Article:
Image Source: talkfilmsociety
15. Stand and Deliver
Based on a real-life story, Stand and Deliver is about as high school as you can get. A motivated math teacher named Jaime Escalante (played beautifully by Edward James Olmos) gets a group of underprivileged students to change their mindset as it pertains to academics. By utilizing a number of different tools, Escalante is able to foster an environment where the students beat all odds and pass an AP math exam. The story is heartwarming, inspiring, and timeless. Olmos was fantastic to the point he earned a Oscar nomination.
Image Source: medium
14. Mean Girls
Tina Fey came up with one of the smartest and best comedies of the last 20 years when she wrote Mean Girls. Lindsay Lohan played ‘the new girl’ who went from being unpopular to being a clique member alongside Rachel McAdams, Amanda Seyfried, and Lacey Chabert. All of the elements needed for the classic teen movie are here — except elevated due to the brilliant writing of Fey. The dynamic between Lohan and McAdams was great, and we’d love to see more of McAdams in a comedic sense.
Image Source: CBS via Getty Images
13. Cruel Intentions
This is an unconventional high school setting most people don’t get to experience. We’re talking about the rich, privileged nature of teens growing up going to prep school. Deceit, bribery, blackmail, and everything in-between can be seen here with main cast members Reese Witherspoon, Sarah Michelle Gellar, and Ryan Phillippe. This movie is highly dramatic, and equally as fascinating. It’s not the typical high school film — though it’s very unique nonetheless.
Image Source: Columbia Pictures/Getty Images
12. Sixteen Candles
A quintessential John Hughes movie, Sixteen Candles features Hughes’ muse in Molly Ringwald. The ’80’s can be encapsulated virtually in all aspects when re-watching this film. From the costumes to settings — to the lingo and everything in-between — you’ve got an idyllic teen high school flick. Ringwald’s character is going for the man of her dreams. All the while, a bunch of shenanigans take place at a school dance with some rather colorful characters (including 1980’s icon Anthony Michael Hall). Anytime a high school and John Hughes are involved, you know you’re in for an instant classic.
Image Source: rogerebert
11. Friday Night Lights
Friday Night Lights the film was a tremendous look into the American heartland — and how the sport of football is integral to its culture. A small Texas town might be dilapidated or uninspiring on the surface. However, all of that changes when the local high school football team goes to battle on a Friday night. Billy Bob Thornton plays Coach Gaines alongside on-screen wife Connie Britton. We watch as the school and town rallies around this team as it squares off in the state title game versus a much bigger and more physical opponent. The music, performances, and overall story arc really passes with flying colors.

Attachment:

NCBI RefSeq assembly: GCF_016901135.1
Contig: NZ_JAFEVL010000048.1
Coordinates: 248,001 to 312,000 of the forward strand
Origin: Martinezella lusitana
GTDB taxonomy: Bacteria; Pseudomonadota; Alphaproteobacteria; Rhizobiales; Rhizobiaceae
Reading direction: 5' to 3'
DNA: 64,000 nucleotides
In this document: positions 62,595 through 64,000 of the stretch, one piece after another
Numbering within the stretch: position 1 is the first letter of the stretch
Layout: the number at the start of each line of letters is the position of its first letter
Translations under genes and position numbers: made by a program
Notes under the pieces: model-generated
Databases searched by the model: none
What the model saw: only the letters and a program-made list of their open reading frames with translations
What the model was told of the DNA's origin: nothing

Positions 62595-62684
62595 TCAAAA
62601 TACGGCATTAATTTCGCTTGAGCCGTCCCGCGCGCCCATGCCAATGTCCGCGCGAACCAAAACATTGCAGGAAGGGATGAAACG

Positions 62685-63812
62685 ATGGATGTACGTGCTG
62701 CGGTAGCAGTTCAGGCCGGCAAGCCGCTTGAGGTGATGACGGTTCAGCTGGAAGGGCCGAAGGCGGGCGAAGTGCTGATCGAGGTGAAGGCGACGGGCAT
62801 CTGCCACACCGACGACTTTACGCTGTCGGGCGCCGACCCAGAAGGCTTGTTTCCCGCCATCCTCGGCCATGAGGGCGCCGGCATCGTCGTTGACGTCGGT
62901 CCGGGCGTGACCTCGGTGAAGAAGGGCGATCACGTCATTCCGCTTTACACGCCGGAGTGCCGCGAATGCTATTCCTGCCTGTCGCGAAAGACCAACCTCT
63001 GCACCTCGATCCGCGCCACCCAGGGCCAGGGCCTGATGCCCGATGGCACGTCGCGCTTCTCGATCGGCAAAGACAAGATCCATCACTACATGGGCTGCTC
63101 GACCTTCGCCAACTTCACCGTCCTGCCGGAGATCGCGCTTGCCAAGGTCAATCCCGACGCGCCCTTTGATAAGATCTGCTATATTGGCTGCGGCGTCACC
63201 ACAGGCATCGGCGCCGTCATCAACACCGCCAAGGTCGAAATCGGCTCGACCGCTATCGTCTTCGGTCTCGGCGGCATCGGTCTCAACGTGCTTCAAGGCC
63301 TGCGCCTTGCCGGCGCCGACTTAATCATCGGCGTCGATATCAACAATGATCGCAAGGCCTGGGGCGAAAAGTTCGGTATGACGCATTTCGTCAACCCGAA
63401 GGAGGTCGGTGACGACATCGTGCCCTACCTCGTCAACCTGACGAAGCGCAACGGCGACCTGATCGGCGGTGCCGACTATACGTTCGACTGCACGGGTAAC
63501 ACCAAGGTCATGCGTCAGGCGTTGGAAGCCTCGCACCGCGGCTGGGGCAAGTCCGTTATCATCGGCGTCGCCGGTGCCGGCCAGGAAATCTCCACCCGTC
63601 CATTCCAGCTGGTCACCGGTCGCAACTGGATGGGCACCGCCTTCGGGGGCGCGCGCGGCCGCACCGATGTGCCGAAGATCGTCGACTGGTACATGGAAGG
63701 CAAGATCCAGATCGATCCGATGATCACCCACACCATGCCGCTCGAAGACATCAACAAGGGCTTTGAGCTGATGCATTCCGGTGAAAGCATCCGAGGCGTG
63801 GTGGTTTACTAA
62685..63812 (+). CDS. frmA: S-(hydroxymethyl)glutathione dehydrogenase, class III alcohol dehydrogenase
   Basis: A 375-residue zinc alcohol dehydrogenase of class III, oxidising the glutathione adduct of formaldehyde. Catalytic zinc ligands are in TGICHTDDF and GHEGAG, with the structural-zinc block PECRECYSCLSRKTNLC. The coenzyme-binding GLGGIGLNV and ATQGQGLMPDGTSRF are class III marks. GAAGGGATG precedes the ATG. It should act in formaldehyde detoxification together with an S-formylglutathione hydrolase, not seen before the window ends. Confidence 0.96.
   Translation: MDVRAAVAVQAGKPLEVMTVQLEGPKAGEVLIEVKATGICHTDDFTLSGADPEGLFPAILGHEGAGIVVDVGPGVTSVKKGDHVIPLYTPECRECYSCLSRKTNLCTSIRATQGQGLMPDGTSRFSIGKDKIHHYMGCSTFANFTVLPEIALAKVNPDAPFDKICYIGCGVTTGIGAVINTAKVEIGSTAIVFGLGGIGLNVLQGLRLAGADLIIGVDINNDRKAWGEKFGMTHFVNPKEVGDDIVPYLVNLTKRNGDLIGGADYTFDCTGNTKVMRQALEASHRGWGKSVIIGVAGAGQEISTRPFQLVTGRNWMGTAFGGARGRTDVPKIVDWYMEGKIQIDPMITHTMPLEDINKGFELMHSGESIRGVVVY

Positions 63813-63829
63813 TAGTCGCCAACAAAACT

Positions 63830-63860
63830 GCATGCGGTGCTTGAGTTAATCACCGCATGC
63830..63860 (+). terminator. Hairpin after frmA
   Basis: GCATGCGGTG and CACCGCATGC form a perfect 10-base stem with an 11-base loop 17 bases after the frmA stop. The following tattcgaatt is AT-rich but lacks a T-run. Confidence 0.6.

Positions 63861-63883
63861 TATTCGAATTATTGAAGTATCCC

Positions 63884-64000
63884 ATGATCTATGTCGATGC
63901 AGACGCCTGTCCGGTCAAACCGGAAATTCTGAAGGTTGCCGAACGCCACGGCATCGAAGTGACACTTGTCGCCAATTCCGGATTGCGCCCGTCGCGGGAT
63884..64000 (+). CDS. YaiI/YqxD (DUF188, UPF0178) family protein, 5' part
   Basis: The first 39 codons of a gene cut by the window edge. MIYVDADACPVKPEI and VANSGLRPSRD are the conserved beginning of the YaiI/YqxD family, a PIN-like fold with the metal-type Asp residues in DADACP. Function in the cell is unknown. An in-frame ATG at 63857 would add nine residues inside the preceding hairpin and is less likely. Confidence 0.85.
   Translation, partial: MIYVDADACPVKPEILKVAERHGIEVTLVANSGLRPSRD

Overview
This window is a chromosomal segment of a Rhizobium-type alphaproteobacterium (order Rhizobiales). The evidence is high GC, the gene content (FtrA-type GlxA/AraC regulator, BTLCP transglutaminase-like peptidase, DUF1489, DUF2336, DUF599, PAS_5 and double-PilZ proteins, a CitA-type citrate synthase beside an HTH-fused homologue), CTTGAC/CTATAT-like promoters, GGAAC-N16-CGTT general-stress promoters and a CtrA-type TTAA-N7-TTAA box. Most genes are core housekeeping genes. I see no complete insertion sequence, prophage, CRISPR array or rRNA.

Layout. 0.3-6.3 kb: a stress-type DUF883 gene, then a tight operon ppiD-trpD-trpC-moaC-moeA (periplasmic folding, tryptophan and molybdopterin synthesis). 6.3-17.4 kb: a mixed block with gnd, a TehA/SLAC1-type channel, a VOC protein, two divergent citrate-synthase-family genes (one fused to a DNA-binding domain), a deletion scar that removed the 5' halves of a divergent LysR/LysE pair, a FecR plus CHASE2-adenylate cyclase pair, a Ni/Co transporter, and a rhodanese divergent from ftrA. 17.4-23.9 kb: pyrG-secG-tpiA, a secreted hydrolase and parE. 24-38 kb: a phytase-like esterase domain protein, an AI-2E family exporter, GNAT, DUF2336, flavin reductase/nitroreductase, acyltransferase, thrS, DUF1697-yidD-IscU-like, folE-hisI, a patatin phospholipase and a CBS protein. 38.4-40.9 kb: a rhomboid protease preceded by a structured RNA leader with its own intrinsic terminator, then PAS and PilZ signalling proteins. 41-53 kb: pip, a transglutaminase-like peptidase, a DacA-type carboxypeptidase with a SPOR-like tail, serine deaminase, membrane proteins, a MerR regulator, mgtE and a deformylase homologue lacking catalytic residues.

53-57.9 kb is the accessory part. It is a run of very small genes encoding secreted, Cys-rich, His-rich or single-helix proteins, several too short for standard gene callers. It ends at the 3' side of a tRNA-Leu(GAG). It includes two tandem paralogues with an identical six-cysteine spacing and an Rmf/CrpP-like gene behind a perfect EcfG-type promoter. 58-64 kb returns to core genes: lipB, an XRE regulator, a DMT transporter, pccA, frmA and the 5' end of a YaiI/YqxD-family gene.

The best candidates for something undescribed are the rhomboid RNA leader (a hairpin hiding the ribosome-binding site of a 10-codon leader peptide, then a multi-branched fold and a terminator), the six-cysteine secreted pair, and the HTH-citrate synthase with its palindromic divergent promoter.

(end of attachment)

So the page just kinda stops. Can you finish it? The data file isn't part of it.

Image Source: thecinemaholic
10. Varsity Blues
Friday Night Lights may have been a better movie than Varsity Blues. The football scenes were certainly more realistic, and the tone was far more serious. However, Varsity Blues hits the high school part of the equation on a much higher level. You get a more lighthearted look at Texas football — where the team parties like crazy after (and even before) games. You’ve got the classic stereotypes of the kid who wants to leave for greener pastures, one who’s the star of the small town, one who loves to party, and one who’s often the slow, dopey joke. Oh — and we even get to see Ali Larter in her famous whipped cream bikini.
Image Source: Getty Images
9. Dead Poets Society
Any time you can see the late Robin Williams on screen, you know you’re in for a treat. He plays an esteemed English professor at an East Coast boarding school. His whole goal is to introduce new methods of teaching as a means to educate his students. Some take to his methods, while others are skeptical. Eventually, a group of the students become utterly obsessive over reading poetry. There are a number of actors in this film that (at the time) were essentially no-name workers. The cast included Ethan Hawke, Josh Charles, and Kurtwood Smith.
Image Source: Touchstone Pictures/Getty Images
8. Fast Times at Ridgemont High
The 1980’s teen high school movie scene wouldn’t be complete without Fast Times at Ridgemont High. You’ve got essentially a number of vignettes all intertwined into one big story. The scummy guy selling counterfeit concert tickets, the nerdy guy working at the movies without any courage, the ‘good girl’ who seeks to be more mature, and the kooky girl who has a mysterious-yet-potentially-fake boyfriend overseas that we never see. There’s also the disgruntled fast food worker who wants a better life. All of these characters are packed with a solid soundtrack, vintage ’80’s goodness, and perhaps the best/most iconic Sean Penn performance you’ll ever see in Jeff Spicoli.